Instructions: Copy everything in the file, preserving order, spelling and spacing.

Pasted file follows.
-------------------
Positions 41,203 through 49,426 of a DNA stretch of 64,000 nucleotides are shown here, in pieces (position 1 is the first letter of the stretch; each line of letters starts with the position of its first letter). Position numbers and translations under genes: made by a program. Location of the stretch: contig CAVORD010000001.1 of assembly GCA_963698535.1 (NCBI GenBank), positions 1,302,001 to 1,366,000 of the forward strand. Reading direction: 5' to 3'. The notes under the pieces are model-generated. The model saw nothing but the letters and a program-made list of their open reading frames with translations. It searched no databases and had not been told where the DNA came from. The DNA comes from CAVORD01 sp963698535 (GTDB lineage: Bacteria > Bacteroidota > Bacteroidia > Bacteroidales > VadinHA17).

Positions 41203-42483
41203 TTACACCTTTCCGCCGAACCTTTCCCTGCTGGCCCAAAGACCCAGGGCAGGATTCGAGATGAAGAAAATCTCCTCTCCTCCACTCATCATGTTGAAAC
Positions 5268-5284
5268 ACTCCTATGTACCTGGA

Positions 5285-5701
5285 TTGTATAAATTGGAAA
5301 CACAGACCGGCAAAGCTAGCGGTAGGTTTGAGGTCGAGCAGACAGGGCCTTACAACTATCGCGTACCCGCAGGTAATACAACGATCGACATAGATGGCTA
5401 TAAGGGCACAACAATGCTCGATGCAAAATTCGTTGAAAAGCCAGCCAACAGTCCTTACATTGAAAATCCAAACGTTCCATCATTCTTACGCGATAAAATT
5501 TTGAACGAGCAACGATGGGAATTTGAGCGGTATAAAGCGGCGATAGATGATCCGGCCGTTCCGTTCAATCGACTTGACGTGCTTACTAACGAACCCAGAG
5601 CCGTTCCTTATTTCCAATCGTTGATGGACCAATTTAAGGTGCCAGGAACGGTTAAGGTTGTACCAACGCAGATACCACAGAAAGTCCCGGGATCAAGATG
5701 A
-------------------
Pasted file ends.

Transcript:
Positions 41,203 through 49,426 of a DNA stretch of 64,000 nucleotides are shown here, in pieces (position 1 is the first letter of the stretch; each line of letters starts with the position of its first letter). Position numbers and translations under genes: made by a program. Location of the stretch: contig CAVORD010000001.1 of assembly GCA_963698535.1 (NCBI GenBank), positions 1,302,001 to 1,366,000 of the forward strand. Reading direction: 5' to 3'. The notes under the pieces are model-generated. The model saw nothing but the letters and a program-made list of their open reading frames with translations. It searched no databases and had not been told where the DNA came from. The DNA comes from CAVORD01 sp963698535 (GTDB lineage: Bacteria > Bacteroidota > Bacteroidia > Bacteroidales > VadinHA17).

Positions 41203-42483
41203 TTACACCTTTCCGCCGAACCTTTCCCTGCTGGCCCAAAGACCCAGGGCAGGATTCGAGATGAAGAAAATCTCCTCTCCTCCACTCATCATGTTGAAAC
Positions 5268-5284
5268 ACTCCTATGTACCTGGA

Positions 5285-5701
5285 TTGTATAAATTGGAAA
5301 CACAGACCGGCAAAGCTAGCGGTAGGTTTGAGGTCGAGCAGACAGGGCCTTACAACTATCGCGTACCCGCAGGTAATACAACGATCGACATAGATGGCTA
5401 TAAGGGCACAACAATGCTCGATGCAAAATTCGTTGAAAAGCCAGCCAACAGTCCTTACATTGAAAATCCAAACGTTCCATCATTCTTACGCGATAAAATT
5501 TTGAACGAGCAACGATGGGAATTTGAGCGGTATAAAGCGGCGATAGATGATCCGGCCGTTCCGTTCAATCGACTTGACGTGCTTACTAACGAACCCAGAG
5601 CCGTTCCTTATTTCCAATCGTTGATGGACCAATTTAAGGTGCCAGGAACGGTTAAGGTTGTACCAACGCAGATACCACAGAAAGTCCCGGGATCAAGATG
5701 A